There. I have said it. This may be the only time I say it, so I will say it again. This is actually a pretty darn good bad cast. Two casts actually.
Apart from a few scuffs where the paint has rubbed off, and a little pink crayon where someone has used this for some children activity as a fossil rubbing, they are actually quite beautiful. (Please don’t use accessioned museum specimens for crayon rubbings. You can buy cheapish casts from fossil suppliers, then place a piece of paper over it and rub a crayon on top. It comes out with a lovely rubbing of the fossil.)
The previous bad casts have been awful. Shocking. So terrible that I have had to really look into what they are supposed to represent. But these are good. Really good in comparison!
What has me even more excited is that there is information written on the back! Can you imagine! A bad cast with information!
The information tells us what the fossil was, where it was found and who made it. It is a cast of a trilobite, which were pretty successful marine creatures living from around 520 million years ago until the whole group became extinct around 250 million years ago. From species smaller than a finer nail to the big Welsh beasts that would have terrified us paddling in the shallows, trilobites were amazing creatures. Some could roll up into balls for protection, like a woodlouse might today. Others had exquisite spines and spikes growing out of their hard external skeletons.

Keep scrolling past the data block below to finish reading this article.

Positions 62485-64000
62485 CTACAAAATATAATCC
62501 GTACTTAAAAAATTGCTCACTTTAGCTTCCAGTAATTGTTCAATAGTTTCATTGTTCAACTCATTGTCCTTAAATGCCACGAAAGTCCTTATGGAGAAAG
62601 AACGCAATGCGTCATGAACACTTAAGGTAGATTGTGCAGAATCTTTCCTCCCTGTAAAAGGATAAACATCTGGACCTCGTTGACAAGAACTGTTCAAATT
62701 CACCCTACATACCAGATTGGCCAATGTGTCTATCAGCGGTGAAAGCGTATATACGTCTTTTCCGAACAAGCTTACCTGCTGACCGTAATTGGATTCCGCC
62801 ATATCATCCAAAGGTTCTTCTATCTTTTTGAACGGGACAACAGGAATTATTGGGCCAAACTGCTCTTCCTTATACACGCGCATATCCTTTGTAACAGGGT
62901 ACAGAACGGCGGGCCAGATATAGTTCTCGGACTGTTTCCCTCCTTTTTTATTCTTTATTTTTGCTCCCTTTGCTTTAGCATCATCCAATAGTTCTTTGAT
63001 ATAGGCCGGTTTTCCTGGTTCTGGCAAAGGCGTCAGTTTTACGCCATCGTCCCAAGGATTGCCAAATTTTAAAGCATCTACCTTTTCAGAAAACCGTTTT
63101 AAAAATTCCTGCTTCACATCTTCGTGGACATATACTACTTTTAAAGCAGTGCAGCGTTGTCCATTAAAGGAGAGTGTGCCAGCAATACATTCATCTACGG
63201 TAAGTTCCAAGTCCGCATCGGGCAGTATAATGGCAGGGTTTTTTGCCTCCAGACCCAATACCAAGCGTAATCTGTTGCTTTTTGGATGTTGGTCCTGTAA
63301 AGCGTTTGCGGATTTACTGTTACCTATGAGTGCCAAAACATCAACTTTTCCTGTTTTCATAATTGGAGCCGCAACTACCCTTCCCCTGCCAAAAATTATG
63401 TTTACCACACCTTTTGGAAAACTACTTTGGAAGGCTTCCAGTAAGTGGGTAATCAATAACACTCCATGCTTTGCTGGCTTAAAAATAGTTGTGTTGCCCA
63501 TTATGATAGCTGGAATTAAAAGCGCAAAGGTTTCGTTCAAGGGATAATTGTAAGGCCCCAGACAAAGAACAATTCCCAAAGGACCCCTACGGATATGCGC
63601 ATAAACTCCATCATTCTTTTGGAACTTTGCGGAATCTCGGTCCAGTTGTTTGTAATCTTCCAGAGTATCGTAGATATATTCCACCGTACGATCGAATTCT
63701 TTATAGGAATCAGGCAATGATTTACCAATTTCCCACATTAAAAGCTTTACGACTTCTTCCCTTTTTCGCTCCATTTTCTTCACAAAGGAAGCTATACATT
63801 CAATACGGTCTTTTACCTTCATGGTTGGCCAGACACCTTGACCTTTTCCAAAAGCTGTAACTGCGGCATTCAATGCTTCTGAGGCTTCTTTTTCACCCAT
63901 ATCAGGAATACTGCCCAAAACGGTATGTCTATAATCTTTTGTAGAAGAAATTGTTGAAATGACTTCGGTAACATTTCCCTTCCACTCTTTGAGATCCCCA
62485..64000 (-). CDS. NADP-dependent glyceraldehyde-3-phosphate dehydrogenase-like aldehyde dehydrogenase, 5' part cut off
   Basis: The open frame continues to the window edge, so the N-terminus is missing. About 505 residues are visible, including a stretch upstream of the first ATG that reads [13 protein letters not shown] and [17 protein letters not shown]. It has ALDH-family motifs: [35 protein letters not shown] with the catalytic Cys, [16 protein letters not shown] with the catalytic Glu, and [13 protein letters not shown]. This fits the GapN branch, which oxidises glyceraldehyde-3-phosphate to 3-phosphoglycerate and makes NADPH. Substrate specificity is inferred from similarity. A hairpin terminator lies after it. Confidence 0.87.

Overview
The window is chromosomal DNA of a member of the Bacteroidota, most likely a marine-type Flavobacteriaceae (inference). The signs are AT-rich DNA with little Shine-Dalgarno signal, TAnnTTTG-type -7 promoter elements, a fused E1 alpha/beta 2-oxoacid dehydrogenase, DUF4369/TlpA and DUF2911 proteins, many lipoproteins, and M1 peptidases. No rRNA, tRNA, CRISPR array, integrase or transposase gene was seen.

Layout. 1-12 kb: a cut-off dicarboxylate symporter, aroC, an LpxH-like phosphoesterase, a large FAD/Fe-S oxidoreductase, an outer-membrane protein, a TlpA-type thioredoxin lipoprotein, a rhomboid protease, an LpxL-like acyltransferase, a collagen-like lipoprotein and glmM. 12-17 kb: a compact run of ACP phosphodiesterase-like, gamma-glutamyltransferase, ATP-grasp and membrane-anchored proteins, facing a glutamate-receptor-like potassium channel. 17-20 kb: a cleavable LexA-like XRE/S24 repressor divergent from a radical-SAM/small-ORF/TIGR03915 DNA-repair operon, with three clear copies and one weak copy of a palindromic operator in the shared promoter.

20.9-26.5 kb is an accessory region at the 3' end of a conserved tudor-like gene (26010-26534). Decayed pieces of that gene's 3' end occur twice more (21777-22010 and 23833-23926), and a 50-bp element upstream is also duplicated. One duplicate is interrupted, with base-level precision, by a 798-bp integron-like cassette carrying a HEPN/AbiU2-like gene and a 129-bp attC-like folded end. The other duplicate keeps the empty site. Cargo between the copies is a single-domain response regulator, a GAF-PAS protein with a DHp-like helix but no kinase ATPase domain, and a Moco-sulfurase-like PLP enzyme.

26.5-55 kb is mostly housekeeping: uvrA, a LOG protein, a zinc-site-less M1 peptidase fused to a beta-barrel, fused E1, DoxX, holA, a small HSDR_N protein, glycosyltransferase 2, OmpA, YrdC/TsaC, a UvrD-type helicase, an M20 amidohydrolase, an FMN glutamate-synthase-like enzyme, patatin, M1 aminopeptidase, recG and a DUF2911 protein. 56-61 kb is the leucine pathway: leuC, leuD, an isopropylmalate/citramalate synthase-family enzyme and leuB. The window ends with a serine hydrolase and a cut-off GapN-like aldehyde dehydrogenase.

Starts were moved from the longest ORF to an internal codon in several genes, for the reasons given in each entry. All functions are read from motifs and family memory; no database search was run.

This cast is of the beautiful trilobite Triarthrus eatoni which lived around 440 million years ago (the Upper Ordovician Period). These casts are actually casts of models of this trilobite. But why the models themselves were made is wonderful is all part of their story.
The Ordovician sediments at a small site in Rome, New York, preserved trilobites and other creatures in unbelievable detail. They were discovered in 1892, and came to the attention of Mr Charles Beecher who was working at Yale University. Beecher noticed that almost everything of this trilobite was preserved, the antennae, and even the gills on the legs.
The specimens themselves were about as long as my thumb. To truly show them off, Beecher made larger brass models with this new understanding of trilobite anatomy. The models are not exactly the same as the fossils, but Beecher appears to have been given a little artistic licence.
These casts are of Beechers models. They show a lot of detail of these extinct creatures. Long antennae coming out from under the head can be seen. These would have been used to sense movement and chemicals in the water. Feathery gills attached to each leg let us see how trilobites were able to breathe under the water. Such soft tissue preservation is very rare in the fossil record, because it decays so quickly.
This will be the only time we get excited about a rather good bad cast. There are a few shockers to come. Lets enjoy this one.